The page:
8 Days in Paris with Treasured Friends Make for Special Memories

 The first time I went to Paris, I went with my parents. I was in high school, and we visited all the usual tourist haunts: the Eiffel Tower, the Louvre, and Versailles. Ever since then, I have yearned to be back, but Paris is not my dad’s favorite city, so as a family, we have never returned. I resigned myself to waiting for something like a work trip if I was lucky, or I figured that perhaps the next trip would be when I had my own family.

Luckily, I did not have to wait that long. My previous boss, Anna Sobrepeña, messaged to say that the Filipina Women’s Network had given her an award recognizing her as one of the most Influential Filipina Women in the World. The ceremony was to be held in Paris. Along with me, she had invited members of the team she had worked with: my former managing editor Bianca Salonga and Chino Hernandez, and one of my current bosses, Suki Salvador.

The prospect of Paris is too enticing to give up, so we all said yes and made plans for the trip. After a few visits the processing center to get my visa settled, one fairy godmother to help me on my way, and a couple of Uniqlo purchases to get me winter-ready, it was time to go.

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The garden at Palais Royal.
Cucina Mutualité.

Our rented accommodation was in the Saint-Honoré area at the 1st arrondissement, surrounded by all the best in shopping that Paris has to offer, and walking distance to the Jardin des Tuileries and Place Vendôme. When we arrived, the owner of the apartment was not there yet, so we had a meal at Au Bistro, just in front of where we were staying. I had the steak tartar for my first meal in Paris, and I am happy to say it was delicious. The restaurant was crowded and full of lively conversations from loyal patrons.

Dinner that night was at Cucina Mutualité. Located at the Latin Quarter, this Alain Ducasse-owned restaurant serves high-quality Italian food with a twist. We had three kinds of pasta: the vongole, another one with guanciale with artichokes and the bucatini, and the Milanese-style escalope. While the meal was delicious, we were a little disappointed with the service. The servers were very nice but overworked (it seemed like there were only two of them) so it was a long time before our orders were taken, and the food arrived a bit later than usual. Nevertheless, the meal was delicious.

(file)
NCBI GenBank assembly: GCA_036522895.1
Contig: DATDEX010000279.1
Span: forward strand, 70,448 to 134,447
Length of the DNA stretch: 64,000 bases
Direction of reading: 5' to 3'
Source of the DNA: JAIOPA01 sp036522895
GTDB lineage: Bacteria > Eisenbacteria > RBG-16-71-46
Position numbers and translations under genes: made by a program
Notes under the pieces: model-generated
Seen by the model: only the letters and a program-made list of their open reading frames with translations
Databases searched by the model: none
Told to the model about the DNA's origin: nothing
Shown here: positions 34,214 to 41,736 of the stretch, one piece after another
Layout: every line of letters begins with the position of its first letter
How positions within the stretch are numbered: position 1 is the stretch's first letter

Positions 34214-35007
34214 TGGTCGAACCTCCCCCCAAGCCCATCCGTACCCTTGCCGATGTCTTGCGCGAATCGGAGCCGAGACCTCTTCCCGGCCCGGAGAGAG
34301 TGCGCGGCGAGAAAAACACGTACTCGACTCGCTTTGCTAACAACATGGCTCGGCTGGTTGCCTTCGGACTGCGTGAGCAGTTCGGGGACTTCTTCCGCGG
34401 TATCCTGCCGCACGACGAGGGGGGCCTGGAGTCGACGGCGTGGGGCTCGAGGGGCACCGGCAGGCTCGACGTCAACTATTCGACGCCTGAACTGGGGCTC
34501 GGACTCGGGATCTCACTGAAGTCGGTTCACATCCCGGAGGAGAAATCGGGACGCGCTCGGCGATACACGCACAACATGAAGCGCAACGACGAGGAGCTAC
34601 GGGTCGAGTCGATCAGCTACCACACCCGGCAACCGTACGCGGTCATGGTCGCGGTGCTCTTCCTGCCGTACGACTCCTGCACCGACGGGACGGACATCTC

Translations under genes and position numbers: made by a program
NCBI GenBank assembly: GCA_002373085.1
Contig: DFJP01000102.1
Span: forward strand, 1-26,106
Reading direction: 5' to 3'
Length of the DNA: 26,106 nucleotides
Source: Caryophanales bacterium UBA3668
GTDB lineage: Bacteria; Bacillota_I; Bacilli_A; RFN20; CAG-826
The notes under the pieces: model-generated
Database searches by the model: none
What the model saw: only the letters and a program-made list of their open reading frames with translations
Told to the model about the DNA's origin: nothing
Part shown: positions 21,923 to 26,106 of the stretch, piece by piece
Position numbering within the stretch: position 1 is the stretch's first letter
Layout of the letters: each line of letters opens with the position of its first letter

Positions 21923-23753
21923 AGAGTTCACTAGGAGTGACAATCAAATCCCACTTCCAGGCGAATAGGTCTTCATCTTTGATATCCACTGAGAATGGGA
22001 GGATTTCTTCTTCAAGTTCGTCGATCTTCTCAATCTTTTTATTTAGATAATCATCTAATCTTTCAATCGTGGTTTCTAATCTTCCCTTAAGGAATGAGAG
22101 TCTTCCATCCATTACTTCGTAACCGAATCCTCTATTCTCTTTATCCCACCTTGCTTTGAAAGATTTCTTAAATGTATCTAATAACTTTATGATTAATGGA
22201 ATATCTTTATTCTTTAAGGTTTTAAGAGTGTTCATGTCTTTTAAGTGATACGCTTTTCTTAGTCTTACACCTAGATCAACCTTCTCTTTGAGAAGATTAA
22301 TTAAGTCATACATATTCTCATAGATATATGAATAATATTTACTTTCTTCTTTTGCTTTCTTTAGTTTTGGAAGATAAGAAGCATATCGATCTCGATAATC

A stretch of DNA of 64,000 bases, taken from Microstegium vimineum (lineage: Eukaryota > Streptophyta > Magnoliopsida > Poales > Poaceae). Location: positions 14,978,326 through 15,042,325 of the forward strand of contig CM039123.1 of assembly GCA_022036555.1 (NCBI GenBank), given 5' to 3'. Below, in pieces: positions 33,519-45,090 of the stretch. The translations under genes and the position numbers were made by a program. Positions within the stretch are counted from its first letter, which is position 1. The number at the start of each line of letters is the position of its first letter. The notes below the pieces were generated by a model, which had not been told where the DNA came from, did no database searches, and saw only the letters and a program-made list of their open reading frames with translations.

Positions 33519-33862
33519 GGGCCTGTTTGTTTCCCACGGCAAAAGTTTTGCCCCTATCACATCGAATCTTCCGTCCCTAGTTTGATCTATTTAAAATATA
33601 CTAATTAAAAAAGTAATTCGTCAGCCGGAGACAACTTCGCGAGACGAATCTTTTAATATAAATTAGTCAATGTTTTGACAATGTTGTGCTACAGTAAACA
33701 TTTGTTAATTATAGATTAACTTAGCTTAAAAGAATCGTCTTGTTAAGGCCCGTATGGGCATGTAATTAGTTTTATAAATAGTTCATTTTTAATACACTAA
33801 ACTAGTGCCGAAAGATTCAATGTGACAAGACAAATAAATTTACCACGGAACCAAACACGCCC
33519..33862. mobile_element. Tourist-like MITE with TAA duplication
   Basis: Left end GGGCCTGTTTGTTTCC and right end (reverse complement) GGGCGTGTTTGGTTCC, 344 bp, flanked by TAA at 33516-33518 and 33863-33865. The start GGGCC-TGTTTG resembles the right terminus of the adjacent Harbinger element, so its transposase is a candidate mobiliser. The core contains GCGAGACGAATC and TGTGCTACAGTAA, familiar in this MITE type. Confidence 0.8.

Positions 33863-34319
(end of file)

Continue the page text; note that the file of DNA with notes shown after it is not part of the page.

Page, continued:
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Pont Alexandre III deck bridge.
Thomas Jefferson statue.

A Cheerful Walk

On our second full day, we took a trip to the Champs Élysées. This historical avenue located on the 8th arrondissement is filled with restaurants, theaters, and luxury shops, and while Chino embarked on a DVD haul, Bianca and I bought a few essentials at Sephora. We also took a peek at the Monoprix located a block away. We met up with Anna and her fellow awardees at the Musée d’Orsay and while her group had lunch, she joined us for a walk along the Seine as we made our way to the Eiffel Tower. Along the way, we encountered such sites as the Thomas Jefferson statue and the Pont Alexandre III, a deck arch bridge built across the river and most recently known as the location for Adele’s Someone Like You video (I had fun pretending to be Adele when we walked along). This is one of my fondest memories of the trip, chatting and catching up with Anna as we took in the sites. The phrase “Paris is Always a Good Idea” makes me cringe, but it was here where I realized how true it was.

The next day, I had another early morning indoor cycling session at Dynamo, and after breakfast, we walked to Palais Royal. Located just a stone’s throw from The Louvre, this former royal palace was once home to Cardinal Richelieu, followed by members of French ruling houses, and finally, the Galerie d’Orléans, a famed shopping arcade. While the gallery was knocked down in the 1930s, rows of side columns were left to frame the ceremonial courtyard and the Palais Royal gardens. On one side of the square is the final home of the legendary French writer Colette (unfortunately, this is not open to visitors). The inner courtyard is currently the location of Daniel Buren’s Le Deux Plateaux. This once-controversial installation features black and white striped columns with different heights dotting the courtyard’s floors in a grid pattern and is a favored place for those looking for Instagram-worthy shots. I have always wanted to see it, so it was wonderful to be able to visit.

Read the full travel story of Sara Siguion-Reyna in Lifestyle Asia’s March 2020 Edition titled, “In the Eye of the Beholder.”

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